Don't Be Afraid To Put MLPs In Your IRA

Sep. 23, 2012 5:02 AM ETBBEPQ, ET, KMP, ROAN, MCEP, QRE, VNR321 Comments24 Likes
AlanHHI profile picture

I have MLPs in IRAs that I manage for my family. There is some controversy about this practice, and I have done a considerable amount of research about it. It was no surprise that the best information came from Seeking Alpha; particularly from Reel Ken, John D. Thomson, and the excellent commentary from elliot_mllr. After reviewing all this guidance, I still had questions in my mind and I will try to answer them here.

If you are not familiar with the basics of MLP investing you may want to read the primer on MLPs that I wrote a few weeks ago. This article assumes that you are familiar with those basics.

Many authors warn against putting MLPs in IRAs. They are aware that special rules are involved with IRAs holding MLPs. Rather than take the time to research and explain what is going on, it is simpler to point out that rules are there and that "you should consult your tax advisor".

I fear that these warnings are keeping investors from making great IRA investments. I think it's important to examine the issues so that you can decide for yourself whether MLPs make sense for your IRA. Let's look at them individually:

  • MLPs are tax advantaged instruments. Common wisdom is that tax advantaged instruments do not belong in an IRA.
    • There is no question that this statement is true in general. Normally, tax advantaged instruments pay less than similar investments that are not tax advantaged. The best example of this is municipal bonds. Municipal bonds pay lower interest rates than other bonds of similar risk because the interest paid by municipal bonds is tax exempt.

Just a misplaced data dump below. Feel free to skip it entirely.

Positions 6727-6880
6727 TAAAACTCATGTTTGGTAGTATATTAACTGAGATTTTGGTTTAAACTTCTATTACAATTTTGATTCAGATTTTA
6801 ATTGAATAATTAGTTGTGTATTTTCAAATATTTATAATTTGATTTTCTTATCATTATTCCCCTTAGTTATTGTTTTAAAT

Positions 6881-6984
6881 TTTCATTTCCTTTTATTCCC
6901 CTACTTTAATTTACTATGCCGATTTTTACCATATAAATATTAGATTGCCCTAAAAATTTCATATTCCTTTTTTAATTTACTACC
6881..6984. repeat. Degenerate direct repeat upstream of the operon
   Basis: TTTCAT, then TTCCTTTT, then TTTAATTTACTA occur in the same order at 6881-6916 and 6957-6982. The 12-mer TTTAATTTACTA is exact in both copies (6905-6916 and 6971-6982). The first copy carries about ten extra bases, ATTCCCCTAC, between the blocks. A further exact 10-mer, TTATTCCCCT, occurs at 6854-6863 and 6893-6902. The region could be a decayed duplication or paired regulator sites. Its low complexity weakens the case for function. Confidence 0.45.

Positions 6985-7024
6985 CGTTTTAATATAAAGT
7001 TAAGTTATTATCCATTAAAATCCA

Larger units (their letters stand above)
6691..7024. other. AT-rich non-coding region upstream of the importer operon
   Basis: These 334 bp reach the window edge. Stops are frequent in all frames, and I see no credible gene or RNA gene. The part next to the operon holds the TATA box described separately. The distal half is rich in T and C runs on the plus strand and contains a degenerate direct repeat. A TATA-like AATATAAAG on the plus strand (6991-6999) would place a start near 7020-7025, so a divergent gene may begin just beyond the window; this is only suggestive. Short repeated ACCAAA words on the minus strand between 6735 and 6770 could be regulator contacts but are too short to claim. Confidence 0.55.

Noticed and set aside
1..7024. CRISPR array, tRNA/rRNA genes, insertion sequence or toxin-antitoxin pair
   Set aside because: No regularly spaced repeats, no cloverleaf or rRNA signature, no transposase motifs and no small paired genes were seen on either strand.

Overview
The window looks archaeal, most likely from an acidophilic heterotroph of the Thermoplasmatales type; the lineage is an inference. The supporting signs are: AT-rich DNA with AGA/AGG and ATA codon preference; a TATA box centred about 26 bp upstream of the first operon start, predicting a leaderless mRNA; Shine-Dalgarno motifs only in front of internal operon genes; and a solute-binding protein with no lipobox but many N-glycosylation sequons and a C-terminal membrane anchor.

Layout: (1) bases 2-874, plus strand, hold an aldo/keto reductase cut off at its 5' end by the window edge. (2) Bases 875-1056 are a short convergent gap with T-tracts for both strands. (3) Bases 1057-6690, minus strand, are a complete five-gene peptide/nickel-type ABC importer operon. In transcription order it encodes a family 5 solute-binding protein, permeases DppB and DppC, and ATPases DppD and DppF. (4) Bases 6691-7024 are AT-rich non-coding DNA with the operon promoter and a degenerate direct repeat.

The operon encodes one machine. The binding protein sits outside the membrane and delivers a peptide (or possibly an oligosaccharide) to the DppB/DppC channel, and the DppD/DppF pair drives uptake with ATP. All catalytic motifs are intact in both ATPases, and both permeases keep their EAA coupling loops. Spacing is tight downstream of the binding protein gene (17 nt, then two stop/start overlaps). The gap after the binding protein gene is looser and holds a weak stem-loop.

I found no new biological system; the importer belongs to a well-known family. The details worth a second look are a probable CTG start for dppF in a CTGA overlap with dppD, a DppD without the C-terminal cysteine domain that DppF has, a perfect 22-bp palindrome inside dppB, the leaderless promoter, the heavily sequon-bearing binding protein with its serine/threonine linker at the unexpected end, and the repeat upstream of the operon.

• In addition, by placing MLPs in an IRA you give up their special tax advantage. All income received by the IRA is tax deferred, so to ability to defer income from MLP distributions doesn't get you anything further.
    • Thus, if you have a choice you are always better putting your MLPs in a taxable account than in an IRA.
    • That said, many investors (including me) have put all or almost all of our investments in IRAs. When looking over currently available investments, MLPs often are superior to anything else.
  • IRAs need require special accounting for MLP investments. Keeping MLPs out of IRAs avoids these problems.
    • This is true, but it probably shouldn't keep you from putting MLPs in your IRA (assuming you don't have a taxable account to house them).
    • Normally, the broker does this work for you and files a form 990-T for your IRA. If there is additional tax due the broker pays the tax out of the IRA.
    • I have seen sources indicate that some brokers won't file the 990-T themselves, or that they will charge $200 for the service. That may be true, but I know that my broker (Schwab) is happy to do the 990-Ts for me free of charge. It's likely that your broker will also do this for you free of charge.
  • Most importantly, if an IRA has MLP investments then the IRA may have to pay a yearly tax on the unrelated business taxable income (UBTI) of the MLP. Authors often mention that a tax may have to be paid with the implication that other investments should be used to avoid paying the tax.
  • A deeper look should be taken because there is rarely tax due. The tax is based on the UBTI shown on line 20V of the K-1 the MLP sends out each year. For many MLPs this amount is negative. Where a positive amount is shown it is combined with the negative amounts for other MLPs owned in the same IRA. The first $1,000 of the combined UBTI is tax exempt. If combined UBTI is greater than $1,000 then the IRA must pay a tax. The tax amount is:



$50,000 or less

15% of UBTI*

$50,000 - $75,000

$75,000 + 25% of the UBTI* over $50,000

$75,000 - $100,000